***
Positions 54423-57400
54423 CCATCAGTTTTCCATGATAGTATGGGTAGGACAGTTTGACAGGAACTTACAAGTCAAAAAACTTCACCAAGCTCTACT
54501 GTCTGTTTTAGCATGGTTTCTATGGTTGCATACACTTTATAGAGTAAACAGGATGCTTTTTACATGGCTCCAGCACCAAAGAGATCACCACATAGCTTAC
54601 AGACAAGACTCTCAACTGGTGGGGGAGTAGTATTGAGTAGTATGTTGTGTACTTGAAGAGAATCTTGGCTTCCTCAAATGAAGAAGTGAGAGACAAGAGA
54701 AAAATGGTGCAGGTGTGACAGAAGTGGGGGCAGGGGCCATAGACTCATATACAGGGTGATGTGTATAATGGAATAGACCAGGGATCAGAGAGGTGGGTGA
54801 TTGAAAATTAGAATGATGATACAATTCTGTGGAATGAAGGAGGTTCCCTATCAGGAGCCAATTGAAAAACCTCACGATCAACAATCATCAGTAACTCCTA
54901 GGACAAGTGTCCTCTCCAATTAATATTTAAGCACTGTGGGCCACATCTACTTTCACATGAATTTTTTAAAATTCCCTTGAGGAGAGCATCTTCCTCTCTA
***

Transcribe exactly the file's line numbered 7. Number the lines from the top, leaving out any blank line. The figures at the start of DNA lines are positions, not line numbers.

54901 GGACAAGTGTCCTCTCCAATTAATATTTAAGCACTGTGGGCCACATCTACTTTCACATGAATTTTTTAAAATTCCCTTGAGGAGAGCATCTTCCTCTCTA